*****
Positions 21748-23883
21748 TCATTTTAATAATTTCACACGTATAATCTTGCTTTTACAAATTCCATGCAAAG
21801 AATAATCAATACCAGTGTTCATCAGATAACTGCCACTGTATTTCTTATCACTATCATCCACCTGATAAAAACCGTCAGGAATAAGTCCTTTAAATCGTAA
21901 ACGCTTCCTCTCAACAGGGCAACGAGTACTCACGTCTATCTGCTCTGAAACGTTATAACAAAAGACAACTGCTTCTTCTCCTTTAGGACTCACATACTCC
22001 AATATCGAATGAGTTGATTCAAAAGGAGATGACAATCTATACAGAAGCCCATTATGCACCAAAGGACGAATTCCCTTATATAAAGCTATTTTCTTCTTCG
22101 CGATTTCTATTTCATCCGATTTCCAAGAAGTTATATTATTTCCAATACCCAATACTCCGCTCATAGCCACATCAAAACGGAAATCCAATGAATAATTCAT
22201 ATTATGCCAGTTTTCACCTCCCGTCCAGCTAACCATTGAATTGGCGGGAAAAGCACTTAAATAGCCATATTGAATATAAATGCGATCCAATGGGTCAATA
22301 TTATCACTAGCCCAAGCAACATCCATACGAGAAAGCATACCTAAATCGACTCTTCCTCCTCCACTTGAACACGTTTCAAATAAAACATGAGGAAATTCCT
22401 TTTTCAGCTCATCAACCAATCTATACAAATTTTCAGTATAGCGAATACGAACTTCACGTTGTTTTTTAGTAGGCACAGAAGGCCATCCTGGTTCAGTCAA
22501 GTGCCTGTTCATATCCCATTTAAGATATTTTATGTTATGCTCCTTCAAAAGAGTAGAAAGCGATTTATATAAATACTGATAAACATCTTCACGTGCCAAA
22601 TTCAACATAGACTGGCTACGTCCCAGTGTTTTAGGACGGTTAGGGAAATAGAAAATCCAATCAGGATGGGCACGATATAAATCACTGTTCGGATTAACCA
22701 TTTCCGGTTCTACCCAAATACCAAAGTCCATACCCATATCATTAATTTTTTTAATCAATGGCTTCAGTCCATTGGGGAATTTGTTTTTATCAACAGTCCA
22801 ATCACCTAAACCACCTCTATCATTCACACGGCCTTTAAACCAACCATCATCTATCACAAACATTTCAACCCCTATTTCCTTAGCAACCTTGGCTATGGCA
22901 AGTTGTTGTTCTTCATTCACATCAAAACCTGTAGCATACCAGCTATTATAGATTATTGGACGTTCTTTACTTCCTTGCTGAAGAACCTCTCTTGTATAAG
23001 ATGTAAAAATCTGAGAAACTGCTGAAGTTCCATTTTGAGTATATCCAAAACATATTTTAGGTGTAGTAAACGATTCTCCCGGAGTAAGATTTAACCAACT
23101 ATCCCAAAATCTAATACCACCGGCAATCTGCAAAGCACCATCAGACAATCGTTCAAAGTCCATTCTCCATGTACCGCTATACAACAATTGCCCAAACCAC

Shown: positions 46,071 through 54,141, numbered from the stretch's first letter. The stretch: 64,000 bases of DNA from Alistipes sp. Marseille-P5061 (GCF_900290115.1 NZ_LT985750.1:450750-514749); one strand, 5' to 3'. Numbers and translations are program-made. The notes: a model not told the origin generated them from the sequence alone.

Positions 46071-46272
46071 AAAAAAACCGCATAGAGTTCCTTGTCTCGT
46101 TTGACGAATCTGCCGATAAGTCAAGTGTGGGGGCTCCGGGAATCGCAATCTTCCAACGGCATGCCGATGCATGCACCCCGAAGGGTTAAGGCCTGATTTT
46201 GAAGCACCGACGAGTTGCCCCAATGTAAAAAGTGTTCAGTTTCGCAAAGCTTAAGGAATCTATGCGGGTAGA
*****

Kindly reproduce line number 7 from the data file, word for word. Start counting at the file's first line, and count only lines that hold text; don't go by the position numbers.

22201 ATTATGCCAGTTTTCACCTCCCGTCCAGCTAACCATTGAATTGGCGGGAAAAGCACTTAAATAGCCATATTGAATATAAATGCGATCCAATGGGTCAATA